The final segment in our research was the “electronic communications” category. Thanks to our generous donors and a friendly manager at AT&T, answers were not hard to find. The “average text response time” between the students in question was a mere 4 minutes, and this steadily decreased as text conversations extended past the midnight hour. Secondly, the “emoji per text character” ratio between our two lovebirds was nearly double that of any of their respective conversations with other people. If that didn’t seal the deal, the “average overall texting effort given” (it’s a complicated algorithm, don’t ask) was off the charts, 79 percent above the national average. Sheesh, I feel like I’m writing a Nicholas Sparks novel right now. Love is in the air, people.
At this point in our investigation, all signs still pointed toward a positive answer for sportygirl589 (positive, that is, unless she likes the guy...). Just as were about to make the final decision to proudly christen the couple with the title of “dating,” one of our staff members made the annoying and seemingly unnecessary suggestion that “maybe we should ask them first.” To our investigative team, this seemed equivalent to asking whether Thursday nights in Mayfield are chaos or whether snacks in the Cali are overpriced. But out of a humble desire not to offend anyone (clearly our ultimate goal), we consented.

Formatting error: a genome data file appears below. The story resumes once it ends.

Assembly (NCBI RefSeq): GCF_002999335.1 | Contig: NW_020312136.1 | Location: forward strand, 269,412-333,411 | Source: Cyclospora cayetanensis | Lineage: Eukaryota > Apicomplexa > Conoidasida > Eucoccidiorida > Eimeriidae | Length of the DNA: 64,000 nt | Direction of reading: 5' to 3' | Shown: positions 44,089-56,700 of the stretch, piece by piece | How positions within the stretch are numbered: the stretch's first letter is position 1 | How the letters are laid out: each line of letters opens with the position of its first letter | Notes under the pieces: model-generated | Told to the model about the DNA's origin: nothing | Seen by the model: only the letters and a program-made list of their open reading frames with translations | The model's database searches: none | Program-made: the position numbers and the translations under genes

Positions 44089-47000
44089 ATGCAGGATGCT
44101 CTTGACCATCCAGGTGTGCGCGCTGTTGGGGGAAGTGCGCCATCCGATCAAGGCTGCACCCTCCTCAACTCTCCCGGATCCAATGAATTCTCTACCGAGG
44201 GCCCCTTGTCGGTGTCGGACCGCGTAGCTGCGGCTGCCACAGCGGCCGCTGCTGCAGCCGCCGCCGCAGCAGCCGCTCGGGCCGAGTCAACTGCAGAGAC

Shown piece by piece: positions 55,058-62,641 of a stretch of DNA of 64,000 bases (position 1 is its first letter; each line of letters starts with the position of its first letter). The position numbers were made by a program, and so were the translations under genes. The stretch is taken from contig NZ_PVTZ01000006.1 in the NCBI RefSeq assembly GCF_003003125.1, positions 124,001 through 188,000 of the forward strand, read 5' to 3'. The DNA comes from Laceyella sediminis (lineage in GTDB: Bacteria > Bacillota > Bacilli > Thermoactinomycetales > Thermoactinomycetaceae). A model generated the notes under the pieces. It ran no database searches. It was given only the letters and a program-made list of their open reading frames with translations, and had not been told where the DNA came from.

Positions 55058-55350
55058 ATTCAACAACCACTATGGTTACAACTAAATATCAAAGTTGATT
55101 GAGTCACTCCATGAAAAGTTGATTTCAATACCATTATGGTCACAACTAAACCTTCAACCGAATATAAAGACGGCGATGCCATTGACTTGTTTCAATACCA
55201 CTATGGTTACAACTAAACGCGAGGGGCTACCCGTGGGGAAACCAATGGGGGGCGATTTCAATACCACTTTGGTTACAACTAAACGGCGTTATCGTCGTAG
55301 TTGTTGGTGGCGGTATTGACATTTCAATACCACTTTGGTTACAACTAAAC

In any case, we thought conversation would be easy and confirm our results.
Boy were we wrong.
We first approached the female in question and, well, asked her the question. “Oh, no, we’re not dating!” she exclaimed, “We’re just friends!” When we politely exposed her seemingly farcical answer with the whopping evidence to the contrary, she remained unyielding: “Sure, we hang out a lot. I guess you could even say we’ve been on some dates. But we’re really not dating.” We then proceeded to ask whether she would be upset if he began going on dates with someone else. “Uh, of course,” she retorted. When we responded with the wrinkled-browed stare of bewilderment we are sure you are imitating right now, she appeared uncomfortable. “Uhhhh, gotta go… I’ve got class,” she sputtered before shuffling away.
Dazed and confused, we hoped her partner in crime would provide us some clarity.
“Yeah I guess she’s right. We’re not dating. Hanging out, yeah. Talking, maybe (but don’t tell her I said that). But definitely not dating. Look dude, dating isn’t just about going on dates, getting to know each other, and spending a disproportionately large amount of time together. It’s more than that.”
We thanked him for his accidental but rather concise and accurate definition of dating, shrugged our collective shoulders, and went on our way.
So now we have come to the end of our investigation.
Sportygirl589, we are sorry to officially report that that one couple is officially not dating.
Date-ing? Absolutely. But not dating.
Trust us, we are just as confused as you are.
The Defendant investigative team.
Be sure to tune in next time for a helpful tax-season conversation as we discuss how owning a home does not, in fact, make you a homeowner.
The opinions expressed in this article are those of the author. They do not claim to reflect the opinions or views of The Defendant or its staff members.